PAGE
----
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Florida flavors beyond the beaten path

Ignore the chicken-breast Caesar salad, coconut crusted shrimp and blueberry bagels; the taste of Florida slowly gets better every year.

Honest. Well, not so you'd know it without major detours off the name-brand highways, but Florida is handcrafting food with the fresh taste of local farms and the spice of immigrant energy and imagination.

You doubt me? Try the grand cru orange juice from Sarasota, made with the care given a fine French wine. Have it with a world of ancient flat breads made by hand and old-world skills in a Tampa bakery. Or goat cheese that's not from a herd in the fields of Sonoma but from goats grazing on Citrus County grass.

Such homegrown, handcrafted delicacies are worth the hunt, which takes far less than the effort that makes them. Adventurous shoppers who already prowl ethnic groceries and independent butcher shops and delis can find still more by cruising health food stores, too. There's plenty of overpackaged cookies 'n' cream protein bars and veggie macaroni and cheese, but look carefully and you'll also find food made by farmers and bakers who have succeeded with old-fashioned ways.

Consider these providers:

GARDINIER ESTATES, SARASOTA: The Champagne of Florida OJ, made by a French family that owns vineyards in Bordeaux and groves in Ruskin, is as silky smooth as a good Burgundy and ripe to bursting with sweetness. It's as close to backyard-fresh as you can buy.

That's because the Gardinier family decided to take some of its very best oranges and treat the juice-making process the same as the one for fine wine. The bottle gets a back label with a note from patriarch Xavier Gardinier, who is as proud of the juice as he is the family's Ch. Phelan-Segur Bordeaux and its Hotel Les Crayeres in Reims, ranked by one critic as the best in the world.

To make the juice, the Gardiniers follow finicky wine principles: The fruit is all Valencia, handpicked from select trees (and only from the outside of the tree, where, Gardinier says, fruit is ripest and sweetest). The fruit is squeezed and the juice bottled in a mobile processing plant parked in the grove. It gets low-temperature pasteurization and is shipped in refrigerated Gardinier trucks within 24 hours.

The juice initially was sold only in South Florida and Ritz-Carlton Hotel gift shops. But the Gardiniers are weighing major expansion. For now, it is offered experimentally in Sarasota health food stores and two Pinellas locations: Nature's Finest Foods, 6651 Central Ave., St. Petersburg, (727) 347-5682; and Palm Harbor Natural Foods, 30555 U.S. 19 N, Palm Harbor, (727) 786-1231). For other locations and ordering information, contact (941) 378-1794 or visit the Web site at At $4 to $5 per liter, it's an expensive juice, but a bargain luxury.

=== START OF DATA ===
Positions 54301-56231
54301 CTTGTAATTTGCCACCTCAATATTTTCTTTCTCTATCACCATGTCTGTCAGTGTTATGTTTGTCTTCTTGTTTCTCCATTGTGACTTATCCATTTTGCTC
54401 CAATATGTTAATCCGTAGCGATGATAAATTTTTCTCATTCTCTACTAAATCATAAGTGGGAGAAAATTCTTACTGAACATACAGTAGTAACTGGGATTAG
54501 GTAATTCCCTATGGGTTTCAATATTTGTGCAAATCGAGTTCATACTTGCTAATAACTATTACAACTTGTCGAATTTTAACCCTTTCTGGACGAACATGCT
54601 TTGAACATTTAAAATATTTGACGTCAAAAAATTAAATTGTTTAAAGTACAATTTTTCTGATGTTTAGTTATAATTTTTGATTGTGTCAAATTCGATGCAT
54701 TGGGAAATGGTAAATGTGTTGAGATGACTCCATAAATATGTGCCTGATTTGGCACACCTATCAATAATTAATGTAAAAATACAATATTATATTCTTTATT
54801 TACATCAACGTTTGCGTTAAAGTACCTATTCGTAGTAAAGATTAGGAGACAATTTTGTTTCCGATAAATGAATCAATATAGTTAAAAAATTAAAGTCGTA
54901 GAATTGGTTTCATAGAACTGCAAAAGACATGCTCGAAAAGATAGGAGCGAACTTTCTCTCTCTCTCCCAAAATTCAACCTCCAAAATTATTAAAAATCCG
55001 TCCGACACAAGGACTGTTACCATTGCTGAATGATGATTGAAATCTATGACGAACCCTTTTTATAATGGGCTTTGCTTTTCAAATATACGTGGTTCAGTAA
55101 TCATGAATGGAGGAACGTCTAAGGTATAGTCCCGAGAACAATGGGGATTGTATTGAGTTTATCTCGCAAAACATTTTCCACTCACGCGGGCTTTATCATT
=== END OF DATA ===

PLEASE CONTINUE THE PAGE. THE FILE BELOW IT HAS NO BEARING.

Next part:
SAMI'S BAKERY, TAMPA: This bakery started out making pita bread for the Middle Eastern community 25 years ago. Today it's still a tiny spot _ with the Sahara market on one side and Taj Mahal on the other in a forgotten shopping center _ but its ovens bake an ever-widening world of flat breads.

Beyond the now familiar pita, there are millet and flax seed breads, lavash large and small (and millet-flax-spinach versions) and often fresh nan on weekends.

Sami's also translates these rustic primal grains into modern snack foods, such as pita chips in a half-dozen salty flavors and fuel for the latest diets: high-fiber tortillas and pizza crusts. Tortillas, for instance, are made with whole wheat flour, wheat bran and oats, so 8 of the 10 grams of carbohydrates are dietary fiber.

And a long line of gluten-free products includes fruit and nut breads and Middle Eastern pies, sweets and hummus.

Products from Sami's Bakery, 4914 E Busch Blvd., Tampa, (813) 989-2722,, are widely distributed through health food stores and Middle Eastern markets.

GOLDEN FLEECE DAIRY, LECANTO: For more than two decades, a herd of goats in the middle of Citrus County has made fresh milk, yogurt and kumiss drinks, but not cheese. So Golden Fleece got its goat cheese from dairies in other states.

Last year, however, Golden Fleece was able to expand, set up a cheese factory and make artisan feta and soft fromage of the sort favored by gourmets: logs of chevre, chevrotine and chabis, dusted with herbs, nuts, fruits and pepper. They sell for $4 to $8 and are as creamy as many French and California varieties.

How fresh and close to the farm is it? So fresh that you may find some cheeses scarce this time of year because it has been a tough kidding season for the Lecanto herd (230 head); that has disrupted milk production schedules a bit.

Nonetheless, Golden Fleece has become large enough to distribute a wide variety of products in this area, including eggs, ghee, soy cheeses and such dairy brands as Cabot Creamery, McCadam and Organic Valley cheeses. Golden Fleece products are available in 25 states.

The company also sells to a few customers from the farm (order by noon Wednesday and pick up on Thursday) at 1500 W Sunturf St., Lecanto. Call (352) 628-2688 in Citrus or toll-free 1-888-628-2688; Golden Fleece eventually may have a retail store at the farm and a few goats to pet.

For now, shoppers, cooks and chefs who make an effort will find Florida can still taste fresh from the farm, the grove and the oven.